My smartphone has slowly and imperceptibly become an integrated tool of my everyday life. Perhaps you've noticed the same. It slices, it dices and makes Julienne fries. What a wonderful time to be alive. In fact, when my smartphone becomes disabled or goes to the fix-it shop for a new screen I feel adrift in space, untethered from reality.From time to time, my smartphone let's me know that it's time for a software update. Back at headquarters, the programmers and engineers are discovering holes that need to be plugged. They want to make my phone safer, faster and more stable. Additionally, they keep coming up with new, cool ideas to make my smartphone more user-friendly and in step with how I use my phone. For example, I used to unlock my phone with a four-digit code. Then I used my fingerprint. Now my face can unlock my phone, even with my Cool-Hand Luke sunglasses on.
Agility over Perfection
One of the reasons, the smartphone is taking over my life is because of a philosophy of software engineering. In the old days, you would buy a word processing program. There would be 25 floppy disks and you would load the entire thing on to your computer over the course of a day. All the bells and whistles were installed, whether you wanted them or not. A year or so later, that same company would have a brand-new word-processing program that would need less disks and less time to install.Related: The One Thing in Common the Happiest Investors and Retirees Have
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And then, software engineers found a better way. Using the connectivity of the internet, a program can be downloaded as needed. Furthermore, that program can be improved on the fly. Security patch updates? No problem. New functionality and faster execution? Just click right here. The result is that software engineers are quick to get new software out there. They produce an application that is viable now, because they know they can perfect it later based on feedback from users in real time.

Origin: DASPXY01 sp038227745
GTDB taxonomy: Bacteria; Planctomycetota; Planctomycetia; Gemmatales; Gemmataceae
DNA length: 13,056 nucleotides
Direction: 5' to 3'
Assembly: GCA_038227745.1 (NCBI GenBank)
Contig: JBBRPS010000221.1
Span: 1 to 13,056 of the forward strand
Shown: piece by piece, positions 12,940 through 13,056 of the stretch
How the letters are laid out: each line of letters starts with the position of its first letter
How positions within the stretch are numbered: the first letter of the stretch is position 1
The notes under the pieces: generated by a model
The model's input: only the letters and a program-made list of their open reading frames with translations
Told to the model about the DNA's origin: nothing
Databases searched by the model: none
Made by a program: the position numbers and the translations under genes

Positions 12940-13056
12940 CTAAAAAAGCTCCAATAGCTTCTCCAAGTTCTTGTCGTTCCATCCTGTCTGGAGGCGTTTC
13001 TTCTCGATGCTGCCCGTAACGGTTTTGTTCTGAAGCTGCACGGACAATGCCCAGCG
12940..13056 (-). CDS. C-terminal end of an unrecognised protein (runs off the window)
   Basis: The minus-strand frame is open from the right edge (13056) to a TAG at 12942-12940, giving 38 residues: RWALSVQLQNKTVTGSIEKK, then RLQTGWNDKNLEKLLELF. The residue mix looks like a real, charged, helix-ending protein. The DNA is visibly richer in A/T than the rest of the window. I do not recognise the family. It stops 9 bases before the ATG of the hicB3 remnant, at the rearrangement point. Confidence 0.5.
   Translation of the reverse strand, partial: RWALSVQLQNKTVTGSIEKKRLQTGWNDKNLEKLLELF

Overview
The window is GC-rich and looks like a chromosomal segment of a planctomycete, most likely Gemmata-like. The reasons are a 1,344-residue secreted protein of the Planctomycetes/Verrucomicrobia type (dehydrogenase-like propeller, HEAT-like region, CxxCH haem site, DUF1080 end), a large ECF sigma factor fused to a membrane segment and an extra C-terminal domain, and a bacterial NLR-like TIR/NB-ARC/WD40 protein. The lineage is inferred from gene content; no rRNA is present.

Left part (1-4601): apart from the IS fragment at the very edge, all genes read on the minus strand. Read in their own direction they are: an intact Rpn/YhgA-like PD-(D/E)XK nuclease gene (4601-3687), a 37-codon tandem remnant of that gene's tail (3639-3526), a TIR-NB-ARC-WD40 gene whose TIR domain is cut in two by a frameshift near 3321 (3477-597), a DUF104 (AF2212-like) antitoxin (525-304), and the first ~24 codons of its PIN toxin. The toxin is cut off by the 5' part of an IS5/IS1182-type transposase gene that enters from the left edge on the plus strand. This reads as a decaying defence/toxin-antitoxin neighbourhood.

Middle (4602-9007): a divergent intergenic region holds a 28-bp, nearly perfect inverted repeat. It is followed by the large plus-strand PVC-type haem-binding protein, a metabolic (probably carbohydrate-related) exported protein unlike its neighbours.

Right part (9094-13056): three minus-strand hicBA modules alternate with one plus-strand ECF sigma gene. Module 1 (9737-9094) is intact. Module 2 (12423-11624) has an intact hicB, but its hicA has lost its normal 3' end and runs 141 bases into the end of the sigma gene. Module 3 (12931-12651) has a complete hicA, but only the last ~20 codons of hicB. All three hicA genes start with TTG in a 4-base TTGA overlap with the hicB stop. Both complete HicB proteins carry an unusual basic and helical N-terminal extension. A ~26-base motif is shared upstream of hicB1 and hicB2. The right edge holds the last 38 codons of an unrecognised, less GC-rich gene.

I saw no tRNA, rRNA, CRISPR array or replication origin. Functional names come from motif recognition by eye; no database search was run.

Planning over Piles of Paper
That's how financial planning should be. Create a viable financial plan now, knowing that you will perfect it later based on feedback from life as it happens.Unfortunately, traditional financial planning has followed the old software model for far too long. Retirees dread the idea of filling out reams of questionnaires and gathering piles of paper that detail the minutiae of their financial lives. And what do they get in return? More paper. The data they provided is then regurgitated in 57 pages of templates answering questions the client never asked. This pile of paper, handsomely bound and emblazoned with logos, is put on the shelf until next year when the financial planner updates it. Sounds like financial planning needs an upgrade.For years, I've tried to find an analogy to my approach to financial planning. And it's simply to create a viable financial plan now, knowing that you will perfect it later based on feedback from life as it happens. In the information age, you don't need to pay for template documents on how a Roth conversion may apply in 20 years. What you need are a list of priorities and commitment to align your behavior towards those priorities. Put another way, your planner should be able to describe your financial plan on one sheet of paper in a way that makes sense to you.Keep in mind, life happens. The market crashes. The market soars. Congress changes the tax law. Your crazy aunt leaves you an inheritance. You lose your job. Your youngest child gets a full scholarship to Harvard. At each turn, your financial plan needs an upgrade.